Migration crisis

The Guatemalan asylum seeker who created a refuge for gay and transgender migrants on the US border

Estuardo Cifuentes fled persecution at home because of his sexuality and found himself trapped by Donald Trump’s policies in Matamoros, where he set up Rainbow Bridge to help LGBT asylum seekers

Estuardo Cifuentes at the Rainbow Bridge shelter in Matamoros.
Estuardo Cifuentes at the Rainbow Bridge shelter in Matamoros.Hector Guerrero

Kissing his partner goodbye on a normal day before heading to work changed the life of 32-year-old Estuardo Cifuentes forever. It was mid-2019 when he stepped out of his front door in Guatemala City and said goodbye to his boyfriend before getting into a waiting Uber. A police patrol that witnessed the scene approached to carry a supposed routine check, and one of the officers started to hit Cifuentes while shouting insults about his sexual orientation. Cifuentes complained about the incident but all he achieved was to invite further harassment. According to Cifuentes, his identification was taken from him at the police station and he was placed under 24-hour surveillance. In fear for his safety, he decided the best thing he could do was leave the country and seek asylum elsewhere, even if this meant leaving behind his comfortable life in the Guatemalan capital.

“Despite the fact that the LGBT community is discriminated against in Guatemala, I had managed to live with it. I had been with my boyfriend for eight years and we had a marketing and publicity firm that we had been running together for seven years. At times we were blackmailed by the gangs and we had to make some adjustments. But we had managed to make a life for ourselves in spite of all the bad conditions in Guatemala. We had adapted,” he says. Like the hundreds of thousands of Guatemalans who try to make their way to the United States every year, Cifuentes sought the aid of a coyote, the name given to people who take money to smuggle migrants across borders. Cifuentes embarked on a 17-day odyssey, sometimes walking 12 hours a day, sharing a trailer with dozens of other migrants and eventually being kidnapped and held for 21 days in Reynosa, in the north of Mexico.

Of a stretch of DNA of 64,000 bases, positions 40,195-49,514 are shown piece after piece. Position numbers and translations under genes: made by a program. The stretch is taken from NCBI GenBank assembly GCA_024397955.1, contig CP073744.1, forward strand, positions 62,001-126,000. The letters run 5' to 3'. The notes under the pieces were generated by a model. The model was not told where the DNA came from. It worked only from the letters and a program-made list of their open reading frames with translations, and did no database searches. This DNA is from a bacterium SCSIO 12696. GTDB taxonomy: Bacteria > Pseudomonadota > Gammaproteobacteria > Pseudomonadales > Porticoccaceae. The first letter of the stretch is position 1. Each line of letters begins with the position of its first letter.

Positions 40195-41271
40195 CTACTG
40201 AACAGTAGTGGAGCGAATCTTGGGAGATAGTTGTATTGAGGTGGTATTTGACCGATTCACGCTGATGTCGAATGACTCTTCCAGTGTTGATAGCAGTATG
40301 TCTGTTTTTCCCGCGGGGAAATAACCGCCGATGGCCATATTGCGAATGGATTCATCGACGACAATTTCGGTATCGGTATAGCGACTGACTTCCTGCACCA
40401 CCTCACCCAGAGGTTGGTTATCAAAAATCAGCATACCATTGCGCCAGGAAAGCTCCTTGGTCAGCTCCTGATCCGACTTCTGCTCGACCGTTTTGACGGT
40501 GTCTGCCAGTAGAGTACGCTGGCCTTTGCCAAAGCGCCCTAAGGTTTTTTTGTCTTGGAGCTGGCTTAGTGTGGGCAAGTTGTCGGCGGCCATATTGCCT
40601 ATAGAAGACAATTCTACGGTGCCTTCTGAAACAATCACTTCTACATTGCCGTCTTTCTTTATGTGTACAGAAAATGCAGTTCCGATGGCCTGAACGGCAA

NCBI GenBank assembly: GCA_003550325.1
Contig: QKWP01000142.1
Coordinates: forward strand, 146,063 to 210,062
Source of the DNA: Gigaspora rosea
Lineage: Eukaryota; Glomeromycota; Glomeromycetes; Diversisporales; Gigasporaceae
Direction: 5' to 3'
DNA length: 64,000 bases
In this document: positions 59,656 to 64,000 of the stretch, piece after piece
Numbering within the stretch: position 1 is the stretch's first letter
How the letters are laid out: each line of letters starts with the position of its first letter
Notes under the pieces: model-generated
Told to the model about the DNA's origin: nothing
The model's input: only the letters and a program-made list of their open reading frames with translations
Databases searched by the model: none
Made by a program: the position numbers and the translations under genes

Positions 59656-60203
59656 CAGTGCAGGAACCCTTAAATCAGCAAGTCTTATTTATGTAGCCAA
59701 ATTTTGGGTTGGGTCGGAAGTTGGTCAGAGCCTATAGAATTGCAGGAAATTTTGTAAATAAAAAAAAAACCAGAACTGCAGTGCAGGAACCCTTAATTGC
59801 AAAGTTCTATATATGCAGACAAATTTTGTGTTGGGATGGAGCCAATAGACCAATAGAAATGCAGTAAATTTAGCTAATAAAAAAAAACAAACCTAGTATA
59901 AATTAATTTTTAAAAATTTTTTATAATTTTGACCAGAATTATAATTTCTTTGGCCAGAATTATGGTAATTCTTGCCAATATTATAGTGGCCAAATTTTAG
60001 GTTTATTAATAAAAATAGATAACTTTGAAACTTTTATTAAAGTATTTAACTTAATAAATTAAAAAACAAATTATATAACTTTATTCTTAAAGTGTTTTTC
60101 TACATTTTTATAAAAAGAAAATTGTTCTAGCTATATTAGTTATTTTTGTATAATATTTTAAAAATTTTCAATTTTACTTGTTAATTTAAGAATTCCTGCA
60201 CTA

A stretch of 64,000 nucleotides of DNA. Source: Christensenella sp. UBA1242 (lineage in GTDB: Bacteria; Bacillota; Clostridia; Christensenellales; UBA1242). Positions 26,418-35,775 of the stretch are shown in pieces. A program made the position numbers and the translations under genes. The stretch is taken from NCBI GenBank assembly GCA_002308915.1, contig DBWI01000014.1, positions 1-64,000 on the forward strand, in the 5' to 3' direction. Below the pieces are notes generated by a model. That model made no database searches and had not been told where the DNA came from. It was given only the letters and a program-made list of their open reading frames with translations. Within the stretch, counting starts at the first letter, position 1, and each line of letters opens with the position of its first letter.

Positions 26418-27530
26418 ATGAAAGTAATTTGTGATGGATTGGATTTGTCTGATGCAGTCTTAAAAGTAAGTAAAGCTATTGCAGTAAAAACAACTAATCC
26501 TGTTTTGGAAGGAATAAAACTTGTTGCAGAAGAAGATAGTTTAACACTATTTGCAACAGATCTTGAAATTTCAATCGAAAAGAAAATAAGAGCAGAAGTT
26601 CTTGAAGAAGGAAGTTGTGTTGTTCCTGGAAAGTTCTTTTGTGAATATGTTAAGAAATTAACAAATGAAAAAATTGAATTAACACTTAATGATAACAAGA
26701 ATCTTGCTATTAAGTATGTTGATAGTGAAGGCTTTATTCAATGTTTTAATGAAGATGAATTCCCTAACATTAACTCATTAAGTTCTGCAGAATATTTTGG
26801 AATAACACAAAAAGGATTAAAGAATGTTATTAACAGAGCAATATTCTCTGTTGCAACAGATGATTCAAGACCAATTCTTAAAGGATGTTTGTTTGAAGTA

We haven’t done anything wrong, but because of who we are people treat us badly. For being who we are people prefer not to see us
Valery, Honduran transgender woman

When he was able to gather together the money to pay for his release his kidnappers handed him back to the coyotes, who helped him to cross the Rio Grande where he turned himself in to the US Border Patrol for protection. But his nightmare journey was far from over. It was July 2019 and the Donald Trump administration had just implemented its Migrant Protection Protocols (MPP), legislation that gave the US authorities the power to return asylum seekers to Mexico while their immigration applications were being processed. After seven days of detention, Cifuentes was sent back over the border to Matamoros.

While he was waiting for his turn to state his case to the US authorities, Cifuentes worked as a taxi driver, a waiter and a cleaner until, in March 2020, the Trump administration closed the border and placed an indefinite halt on all asylum hearings. “Being in that situation made me realize that I was a privileged person and there were others who needed more help than me, so I used a little of what I have to help out,” he says. Together with Resource Center Matamoros, an NGO that had helped him to find somewhere to stay and provided legal aid on his arrival in Mexico, Cifuentes set up Rainbow Bridge, an organization to help migrants from the LGBT community.

Double discrimination against LGBT migrants

Estuardo (left) with migrants staying at the Rainbow Bridge refuge in February 2021.
Estuardo (left) with migrants staying at the Rainbow Bridge refuge in February 2021.Hector Guerrero